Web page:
Mendelian Genetics: Genotypes, Phenotypes and Hybrids
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Mendelian Genetics: Genotypes, Phenotypes and Hybrids

Welcome back to BOGObiology! This
screencast is going to be about the concepts of genetics and heredity. For
the purpose of this screencast, we will be using paint cans as a metaphor for an
organism. Pay careful attention to the label on the can as well as the color of
the paint because this will help you to understand some of the key terms. To
begin, we’re going to define two terms that many people find confusing; genotype
and phenotype. The genotype is the set of genes that an organism carries in its
DNA. These two paint dots depict what components are found within each can. The
phenotype of an organism is its observable characteristics; it’s what we
would see when we opened the can of paint. Once you open the can of paint, you
can see its phenotype, i.e. what color the paint is. The first two cans are pretty
straightforward; the can with the blue-blue genotype has
a blue phenotype, and the can with the yellow-yellow genotype has a yellow
phenotype. But what about the can on the right whose genotype contains both blue
and yellow components? This can is called a hybrid. Its phenotype is blue because
the blue paint overpowers the yellow paint. Even though both paint types are
present in the can, i.e. the organism’s DNA, only the blue paint shows up in the
phenotype. Only one unit of blue paint is needed in order to determine the color
of the paint in the can. This makes blue the dominant color. Dominant genes
overpower others in order to determine the organism’s phenotype, recessive genes
require two copies to determine the organism’s phenotype. For the paint to be
yellow, the can needs two yellow components because yellow is the
recessive color. In short, if any blue is present in the can, it will overpower the
yellow. There are multiple variations ofeach gene and we call these varieties
alleles. These variations arise via mutation or mistakes made during the
reproduction process. In order to easily describe an organism’s genotype we use two terms; homozygous and heterozygous. When an organism is homozygous it has
two identical alleles for a given trait. fFor our purposes, the trait in question is
color. Notice that an organism can be either homozygous dominant or homozygous
recessive. When an organism is heterozygous, it has two different
alleles for a given trait. A heterozygous organism can also be called a hybrid. A major reason to study genetics is to be able to predict the probability that two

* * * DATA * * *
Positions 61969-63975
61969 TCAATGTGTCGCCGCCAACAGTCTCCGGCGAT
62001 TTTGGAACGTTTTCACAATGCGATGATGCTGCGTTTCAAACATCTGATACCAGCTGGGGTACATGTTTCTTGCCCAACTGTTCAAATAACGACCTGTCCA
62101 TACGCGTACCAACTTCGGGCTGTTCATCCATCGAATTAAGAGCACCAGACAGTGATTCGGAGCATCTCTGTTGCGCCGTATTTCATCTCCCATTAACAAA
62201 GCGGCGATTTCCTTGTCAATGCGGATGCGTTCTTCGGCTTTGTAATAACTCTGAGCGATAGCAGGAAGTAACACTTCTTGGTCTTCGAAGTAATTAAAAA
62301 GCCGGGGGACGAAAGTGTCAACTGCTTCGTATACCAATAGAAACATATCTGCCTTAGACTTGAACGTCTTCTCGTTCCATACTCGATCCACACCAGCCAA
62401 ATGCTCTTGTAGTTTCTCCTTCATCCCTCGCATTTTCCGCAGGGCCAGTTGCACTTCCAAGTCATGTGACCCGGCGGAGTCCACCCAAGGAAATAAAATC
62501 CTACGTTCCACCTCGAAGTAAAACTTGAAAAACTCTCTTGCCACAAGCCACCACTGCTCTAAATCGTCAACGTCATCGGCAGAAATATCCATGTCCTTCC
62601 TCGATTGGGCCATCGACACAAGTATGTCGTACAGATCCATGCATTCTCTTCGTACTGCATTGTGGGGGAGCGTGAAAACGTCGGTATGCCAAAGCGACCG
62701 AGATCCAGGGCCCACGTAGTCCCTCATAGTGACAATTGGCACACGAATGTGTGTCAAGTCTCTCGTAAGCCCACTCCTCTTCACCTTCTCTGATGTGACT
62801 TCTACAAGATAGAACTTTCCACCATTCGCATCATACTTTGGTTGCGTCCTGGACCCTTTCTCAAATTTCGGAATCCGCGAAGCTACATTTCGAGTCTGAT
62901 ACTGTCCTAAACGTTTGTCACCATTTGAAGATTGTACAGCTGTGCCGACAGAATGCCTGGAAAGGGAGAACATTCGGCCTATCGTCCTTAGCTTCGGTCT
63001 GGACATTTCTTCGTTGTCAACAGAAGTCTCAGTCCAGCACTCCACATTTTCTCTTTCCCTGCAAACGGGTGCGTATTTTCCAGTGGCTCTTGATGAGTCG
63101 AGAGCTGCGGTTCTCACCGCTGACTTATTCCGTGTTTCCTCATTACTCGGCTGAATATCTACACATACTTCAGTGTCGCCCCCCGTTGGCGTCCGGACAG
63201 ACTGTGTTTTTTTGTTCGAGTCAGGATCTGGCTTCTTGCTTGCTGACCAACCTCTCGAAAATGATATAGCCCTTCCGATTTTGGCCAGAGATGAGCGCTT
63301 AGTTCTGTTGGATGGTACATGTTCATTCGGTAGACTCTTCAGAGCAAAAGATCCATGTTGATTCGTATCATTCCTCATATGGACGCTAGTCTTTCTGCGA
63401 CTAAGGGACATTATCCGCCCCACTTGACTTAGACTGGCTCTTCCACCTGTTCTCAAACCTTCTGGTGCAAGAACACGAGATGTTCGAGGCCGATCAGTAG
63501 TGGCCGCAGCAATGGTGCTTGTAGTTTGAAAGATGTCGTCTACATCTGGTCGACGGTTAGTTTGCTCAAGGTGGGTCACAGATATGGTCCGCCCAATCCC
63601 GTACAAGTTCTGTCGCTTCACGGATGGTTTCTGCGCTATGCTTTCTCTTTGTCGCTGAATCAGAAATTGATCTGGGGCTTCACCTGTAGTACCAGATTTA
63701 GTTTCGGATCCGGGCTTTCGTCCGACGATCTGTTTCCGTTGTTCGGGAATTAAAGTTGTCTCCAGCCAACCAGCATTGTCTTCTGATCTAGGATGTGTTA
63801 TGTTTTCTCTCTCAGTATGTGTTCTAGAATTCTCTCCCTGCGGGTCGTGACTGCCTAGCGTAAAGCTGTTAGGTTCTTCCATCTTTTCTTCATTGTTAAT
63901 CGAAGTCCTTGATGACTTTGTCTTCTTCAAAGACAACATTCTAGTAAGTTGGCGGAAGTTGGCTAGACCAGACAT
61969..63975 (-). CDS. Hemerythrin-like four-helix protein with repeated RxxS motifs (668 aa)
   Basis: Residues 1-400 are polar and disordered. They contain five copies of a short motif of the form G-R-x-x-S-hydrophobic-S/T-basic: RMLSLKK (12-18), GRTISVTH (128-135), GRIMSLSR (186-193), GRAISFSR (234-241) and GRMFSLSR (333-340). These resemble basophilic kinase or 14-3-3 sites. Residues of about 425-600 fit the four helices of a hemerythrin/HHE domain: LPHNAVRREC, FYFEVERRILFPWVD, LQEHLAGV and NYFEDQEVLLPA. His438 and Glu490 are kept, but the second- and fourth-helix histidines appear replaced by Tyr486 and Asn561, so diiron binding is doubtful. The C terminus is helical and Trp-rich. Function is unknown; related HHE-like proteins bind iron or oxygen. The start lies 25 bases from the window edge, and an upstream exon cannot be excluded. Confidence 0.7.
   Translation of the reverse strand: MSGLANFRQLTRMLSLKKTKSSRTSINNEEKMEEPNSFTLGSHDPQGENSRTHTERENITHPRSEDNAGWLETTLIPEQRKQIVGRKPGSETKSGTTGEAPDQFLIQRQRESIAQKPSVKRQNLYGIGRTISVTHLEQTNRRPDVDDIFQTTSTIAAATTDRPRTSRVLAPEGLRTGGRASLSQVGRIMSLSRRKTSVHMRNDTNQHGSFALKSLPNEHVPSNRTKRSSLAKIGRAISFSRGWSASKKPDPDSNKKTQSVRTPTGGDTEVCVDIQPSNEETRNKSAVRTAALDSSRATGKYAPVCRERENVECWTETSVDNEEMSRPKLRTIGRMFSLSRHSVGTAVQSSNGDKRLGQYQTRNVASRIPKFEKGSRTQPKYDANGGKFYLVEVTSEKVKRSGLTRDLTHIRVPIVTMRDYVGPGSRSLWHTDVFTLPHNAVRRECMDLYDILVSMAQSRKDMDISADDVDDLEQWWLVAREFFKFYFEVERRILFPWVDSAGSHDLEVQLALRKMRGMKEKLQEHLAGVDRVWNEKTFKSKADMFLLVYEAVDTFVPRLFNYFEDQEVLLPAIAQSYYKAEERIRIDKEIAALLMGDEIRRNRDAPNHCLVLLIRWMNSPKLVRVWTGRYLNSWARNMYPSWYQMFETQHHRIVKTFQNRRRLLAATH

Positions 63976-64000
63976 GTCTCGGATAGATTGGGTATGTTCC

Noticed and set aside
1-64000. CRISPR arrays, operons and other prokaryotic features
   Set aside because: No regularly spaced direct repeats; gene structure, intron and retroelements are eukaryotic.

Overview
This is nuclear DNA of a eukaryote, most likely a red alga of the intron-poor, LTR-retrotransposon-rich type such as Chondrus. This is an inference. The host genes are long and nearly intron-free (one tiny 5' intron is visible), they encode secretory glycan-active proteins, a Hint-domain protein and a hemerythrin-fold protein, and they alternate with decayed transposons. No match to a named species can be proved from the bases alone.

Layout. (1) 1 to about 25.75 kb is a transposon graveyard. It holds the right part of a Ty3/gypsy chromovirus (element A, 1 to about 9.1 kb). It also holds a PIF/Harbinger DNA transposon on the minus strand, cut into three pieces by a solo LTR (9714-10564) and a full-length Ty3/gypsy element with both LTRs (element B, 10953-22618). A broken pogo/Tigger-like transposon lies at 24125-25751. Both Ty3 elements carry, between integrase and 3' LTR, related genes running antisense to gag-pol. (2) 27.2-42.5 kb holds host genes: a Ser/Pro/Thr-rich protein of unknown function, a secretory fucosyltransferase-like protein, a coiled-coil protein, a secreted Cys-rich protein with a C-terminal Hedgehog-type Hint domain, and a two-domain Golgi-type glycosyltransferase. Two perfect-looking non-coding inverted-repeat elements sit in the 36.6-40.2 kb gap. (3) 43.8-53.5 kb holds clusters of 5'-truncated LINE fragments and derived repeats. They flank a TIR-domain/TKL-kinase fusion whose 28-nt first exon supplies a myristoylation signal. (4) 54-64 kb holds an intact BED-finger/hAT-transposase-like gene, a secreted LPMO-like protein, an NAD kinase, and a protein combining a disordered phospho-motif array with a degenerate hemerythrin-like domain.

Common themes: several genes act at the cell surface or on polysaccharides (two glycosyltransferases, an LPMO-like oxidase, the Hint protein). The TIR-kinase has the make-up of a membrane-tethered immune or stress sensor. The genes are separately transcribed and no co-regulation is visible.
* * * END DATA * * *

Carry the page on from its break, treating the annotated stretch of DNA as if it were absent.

organisms will produce offspring that have certain characteristics. Provided
that you know the genotype of both parents, it’s possible to predict the
probability that their offspring will display certain traits. For our first
example, we’ll be breeding a homozygous blue paint can with a homozygous yellow
paint can. We will put one parent’s genotype here and the other parent’s
genotype over here. Now your Punnett square should look something like this.
If we assume that these are monogamous paint buckets,
the only possible genes their offspring can have are those from their parents.
Each parent will contribute one allele to their offspring. We can use this
diagram to figure out the possible combinations of alleles that their
offspring could have in this scenario. Because one parent has only blue alleles
and the other parent has only yellow alleles, all of their offspring will have
one blue and one yellow copy of the paint color gene. When we fill them in,
these are the possible genotypes for the offspring. We have zero homozygous
dominant offspring, four heterozygous offspring, and zero homozygous recessive.
Now let’s take a look at the phenotypes. I find color coding my Punnett squares
to be helpful, so I’m going to shade in the phenotypes for both parents first.
After shading it in, the Punnett square will look like this. When we’ve shaded in the
phenotypes for the offspring, we can see that all of the offspring will have the
same phenotype as well. All four offspring will have the dominant
phenotype, and none will have the recessive phenotype. All of the offspring
from the first pairing have the blue phenotype, but each
of them is carrying a copy of the recessive yellow allele. In addition to
calling heterozygous organisms hybrids, we also sometimes call them carriers.